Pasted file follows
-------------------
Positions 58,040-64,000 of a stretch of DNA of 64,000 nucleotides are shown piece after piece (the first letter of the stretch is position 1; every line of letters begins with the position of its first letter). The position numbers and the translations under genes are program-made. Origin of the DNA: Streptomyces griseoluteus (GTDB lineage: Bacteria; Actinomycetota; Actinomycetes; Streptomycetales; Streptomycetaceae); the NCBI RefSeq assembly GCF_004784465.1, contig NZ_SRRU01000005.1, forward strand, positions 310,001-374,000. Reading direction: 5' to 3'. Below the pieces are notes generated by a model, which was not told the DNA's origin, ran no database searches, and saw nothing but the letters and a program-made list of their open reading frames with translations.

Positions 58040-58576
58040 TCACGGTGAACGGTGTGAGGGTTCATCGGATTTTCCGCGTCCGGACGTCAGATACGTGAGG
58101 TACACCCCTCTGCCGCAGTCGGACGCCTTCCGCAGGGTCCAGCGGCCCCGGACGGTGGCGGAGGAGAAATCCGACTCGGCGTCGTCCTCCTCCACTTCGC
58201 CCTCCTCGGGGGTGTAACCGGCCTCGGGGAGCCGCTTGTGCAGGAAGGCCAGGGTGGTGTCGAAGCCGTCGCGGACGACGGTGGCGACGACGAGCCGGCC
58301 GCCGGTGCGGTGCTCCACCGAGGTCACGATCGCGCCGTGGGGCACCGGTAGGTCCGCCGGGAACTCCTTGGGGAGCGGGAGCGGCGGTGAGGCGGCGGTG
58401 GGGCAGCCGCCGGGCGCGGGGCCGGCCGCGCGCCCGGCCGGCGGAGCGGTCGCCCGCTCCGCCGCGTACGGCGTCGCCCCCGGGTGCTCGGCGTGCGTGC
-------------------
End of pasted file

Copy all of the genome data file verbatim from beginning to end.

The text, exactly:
Positions 58,040-64,000 of a stretch of DNA of 64,000 nucleotides are shown piece after piece (the first letter of the stretch is position 1; every line of letters begins with the position of its first letter). The position numbers and the translations under genes are program-made. Origin of the DNA: Streptomyces griseoluteus (GTDB lineage: Bacteria; Actinomycetota; Actinomycetes; Streptomycetales; Streptomycetaceae); the NCBI RefSeq assembly GCF_004784465.1, contig NZ_SRRU01000005.1, forward strand, positions 310,001-374,000. Reading direction: 5' to 3'. Below the pieces are notes generated by a model, which was not told the DNA's origin, ran no database searches, and saw nothing but the letters and a program-made list of their open reading frames with translations.

Positions 58040-58576
58040 TCACGGTGAACGGTGTGAGGGTTCATCGGATTTTCCGCGTCCGGACGTCAGATACGTGAGG
58101 TACACCCCTCTGCCGCAGTCGGACGCCTTCCGCAGGGTCCAGCGGCCCCGGACGGTGGCGGAGGAGAAATCCGACTCGGCGTCGTCCTCCTCCACTTCGC
58201 CCTCCTCGGGGGTGTAACCGGCCTCGGGGAGCCGCTTGTGCAGGAAGGCCAGGGTGGTGTCGAAGCCGTCGCGGACGACGGTGGCGACGACGAGCCGGCC
58301 GCCGGTGCGGTGCTCCACCGAGGTCACGATCGCGCCGTGGGGCACCGGTAGGTCCGCCGGGAACTCCTTGGGGAGCGGGAGCGGCGGTGAGGCGGCGGTG
58401 GGGCAGCCGCCGGGCGCGGGGCCGGCCGCGCGCCCGGCCGGCGGAGCGGTCGCCCGCTCCGCCGCGTACGGCGTCGCCCCCGGGTGCTCGGCGTGCGTGC